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Old 09-22-2019, 03:28 PM
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What famous works of fiction, popular with readers and critics both, do you not care for?


I've read a lot of fiction, some of it considered to be literature, some of it popular with the masses, and some of it both of those. I've liked a lot of it, but there's a lot I just never found real interesting, or real good. My fails (whether it's my failing or the author's, I make no judgement, as I've undoubtedly given short shrift to some accomplished works due to inattention, bad mood, or disinterest in the topic/style) are listed below. List yours!

Catcher in the Rye by J. D. Salinger. The protagonist just seemed like a dick.

The Great Gatsby by F. Scott Fitzgerald. Sort of an interesting read, but I can't say I found it worthy of its acclaim.

Lord of the Flies by William Golding. Kids can be jerks. Got it.

Of Human Bondage by W. Somerset Maugham. Overly complex for my tastes. And I thought I liked complex stuff . . .

The Lion, the Witch, and the Wardrobe by C. S. Lewis. The fantasy world too comic, the allegory too heavy-handed for my tastes.

The Old Man and the Sea by Ernest Hemingway. Let it go already, Old Man! That way, the author can go off and fatally pester some bulls or something.
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Old 09-22-2019, 03:31 PM
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Not a fan of Catcher either.
Confederacy of Dunces usually tops my list in this sort of exercise. I get it - the protagonist is loathsome. And why am I supposed to want to read about him?
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Old 09-22-2019, 03:35 PM
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I read "The Handmaid's Tale" not long after it came out, and I didn't see what all the acclaim was, either. It was a badly written story about a dystopian society where the "victims" were unlikable regardless of what they had been through.

(dons flameproof suit)

I also tried to read "A Wrinkle in Time" when I was a kid, and couldn't get into it. I tried to read it a few years ago; nope, same thing.

Last edited by nearwildheaven; 09-22-2019 at 03:37 PM.
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Old 09-22-2019, 03:48 PM
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I loved Of Human Bondage, The Great Gatsby, and A Confederacy of Dunces. But I've never, ever liked anything from Faulkner.
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Old 09-22-2019, 03:53 PM
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I'd love to see a Lord of the Flies remake with today's American kids. They would all be freaking out that their smartphones don't have an internet connection and be totally clueless with even rudimentary survival skills.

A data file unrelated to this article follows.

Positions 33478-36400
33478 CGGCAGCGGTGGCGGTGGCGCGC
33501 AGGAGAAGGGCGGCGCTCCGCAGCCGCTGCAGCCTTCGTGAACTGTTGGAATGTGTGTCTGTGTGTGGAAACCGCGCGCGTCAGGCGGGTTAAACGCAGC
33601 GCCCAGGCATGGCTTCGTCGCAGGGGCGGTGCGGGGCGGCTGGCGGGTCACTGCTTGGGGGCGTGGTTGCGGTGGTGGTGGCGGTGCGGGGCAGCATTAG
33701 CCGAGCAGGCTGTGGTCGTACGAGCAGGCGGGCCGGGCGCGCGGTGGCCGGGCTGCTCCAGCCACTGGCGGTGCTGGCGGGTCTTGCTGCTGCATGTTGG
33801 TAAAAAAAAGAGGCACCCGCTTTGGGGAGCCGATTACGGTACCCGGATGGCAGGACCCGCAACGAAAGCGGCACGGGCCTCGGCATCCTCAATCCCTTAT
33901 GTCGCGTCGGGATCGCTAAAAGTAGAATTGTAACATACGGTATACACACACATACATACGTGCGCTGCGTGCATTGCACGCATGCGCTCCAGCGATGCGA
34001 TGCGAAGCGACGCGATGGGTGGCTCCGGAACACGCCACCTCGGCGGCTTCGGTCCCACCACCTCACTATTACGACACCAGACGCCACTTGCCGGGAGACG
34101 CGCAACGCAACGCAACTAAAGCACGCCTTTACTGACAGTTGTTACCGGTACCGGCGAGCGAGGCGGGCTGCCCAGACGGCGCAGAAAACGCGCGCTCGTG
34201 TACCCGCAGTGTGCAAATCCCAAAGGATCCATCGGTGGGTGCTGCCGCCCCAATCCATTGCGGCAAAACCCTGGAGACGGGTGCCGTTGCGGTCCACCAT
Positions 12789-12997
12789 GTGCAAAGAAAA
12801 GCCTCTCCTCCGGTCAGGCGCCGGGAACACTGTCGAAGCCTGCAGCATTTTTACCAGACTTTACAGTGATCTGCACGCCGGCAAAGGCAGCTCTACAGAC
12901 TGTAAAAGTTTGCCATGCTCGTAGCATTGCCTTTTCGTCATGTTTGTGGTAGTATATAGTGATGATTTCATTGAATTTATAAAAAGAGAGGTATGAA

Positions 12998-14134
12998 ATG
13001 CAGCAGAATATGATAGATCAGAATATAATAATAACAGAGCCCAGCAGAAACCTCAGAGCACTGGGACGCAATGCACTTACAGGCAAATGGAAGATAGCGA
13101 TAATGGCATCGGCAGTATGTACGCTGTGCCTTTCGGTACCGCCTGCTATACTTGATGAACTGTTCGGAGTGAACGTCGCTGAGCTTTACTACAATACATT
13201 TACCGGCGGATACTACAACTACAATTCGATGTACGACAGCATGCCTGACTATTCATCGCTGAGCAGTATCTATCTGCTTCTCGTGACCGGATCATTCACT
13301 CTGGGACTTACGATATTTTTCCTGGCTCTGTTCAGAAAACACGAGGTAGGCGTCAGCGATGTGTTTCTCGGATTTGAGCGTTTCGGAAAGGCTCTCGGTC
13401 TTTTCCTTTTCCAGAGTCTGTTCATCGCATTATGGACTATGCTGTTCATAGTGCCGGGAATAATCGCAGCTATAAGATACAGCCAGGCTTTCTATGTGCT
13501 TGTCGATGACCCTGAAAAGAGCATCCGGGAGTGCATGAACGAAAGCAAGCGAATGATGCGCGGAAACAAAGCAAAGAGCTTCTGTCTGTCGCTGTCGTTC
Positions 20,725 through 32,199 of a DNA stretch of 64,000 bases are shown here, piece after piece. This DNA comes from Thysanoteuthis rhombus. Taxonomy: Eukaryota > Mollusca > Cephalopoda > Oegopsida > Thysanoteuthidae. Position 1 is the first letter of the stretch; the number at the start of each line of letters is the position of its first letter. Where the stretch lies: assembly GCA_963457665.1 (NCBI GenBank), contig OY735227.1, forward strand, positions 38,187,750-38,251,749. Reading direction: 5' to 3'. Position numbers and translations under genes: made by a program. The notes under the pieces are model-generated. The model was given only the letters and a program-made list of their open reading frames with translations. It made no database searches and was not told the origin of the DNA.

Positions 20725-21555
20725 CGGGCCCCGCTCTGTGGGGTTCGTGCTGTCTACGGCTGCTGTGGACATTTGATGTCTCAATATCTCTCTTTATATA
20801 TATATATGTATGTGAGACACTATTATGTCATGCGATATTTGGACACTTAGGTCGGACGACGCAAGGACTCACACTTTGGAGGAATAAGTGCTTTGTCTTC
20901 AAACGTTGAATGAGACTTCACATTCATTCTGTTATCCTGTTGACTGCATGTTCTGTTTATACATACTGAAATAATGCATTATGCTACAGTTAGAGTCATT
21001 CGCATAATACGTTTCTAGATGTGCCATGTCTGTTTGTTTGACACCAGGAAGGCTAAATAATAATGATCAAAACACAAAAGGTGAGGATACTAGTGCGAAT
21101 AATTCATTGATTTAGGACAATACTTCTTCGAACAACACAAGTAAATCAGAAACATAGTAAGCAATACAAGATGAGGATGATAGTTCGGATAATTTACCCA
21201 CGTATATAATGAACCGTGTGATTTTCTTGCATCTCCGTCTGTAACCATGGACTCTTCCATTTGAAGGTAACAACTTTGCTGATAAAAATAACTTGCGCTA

Also I find the Catcher in the Rye to be a chore to read and I don't relate the main character at all. Even when I was his age.
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Old 09-22-2019, 04:01 PM
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Don't see the affection for Catch 22. I literally threw it away halfway through. Movie sucked, too, for the same reasons.

There isn't much else I don't "get" as much as I don't get that. OK, maybe XKCD.
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Old 09-22-2019, 04:05 PM
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I'd love to see a Lord of the Flies remake with today's American kids. They would all be freaking out that their smartphones don't have an internet connection and be totally clueless with even rudimentary survival skills.
...
Why specifically American kids? Don't they have smartphones in Japan and Australia and France too?
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Old 09-22-2019, 04:09 PM
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Lord of the Rings. I purchased a copy of The Fellowship of the Ring midway through a sea voyage way back in the Summer of '04. It was during a brief stop over in England. Two weeks later I was home, still with fifty pages to go, and it had been a slog to get there even in the confined conditions. I made several abortive attempts to finish it over the following four years, but only succeeded in reading another 25 pages. I just couldnít bring myself to care, about the characters, about the plot, even about the literary craftsmanship (or the lack of it). It was a total snooze.
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Old 09-22-2019, 04:17 PM
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Harry Potter anything.
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Old 09-22-2019, 04:56 PM
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Yeah, every Tolkien movie/book puts me to sleep, and fantasy is a category I usually love.
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Old 09-22-2019, 05:21 PM
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Anna Karenina, which I had to read in college. Why this piece of dreck is considered a work of art is beyond me. I hated each and every character in it and was delighted when the airheaded twat threw herself under the train at the end.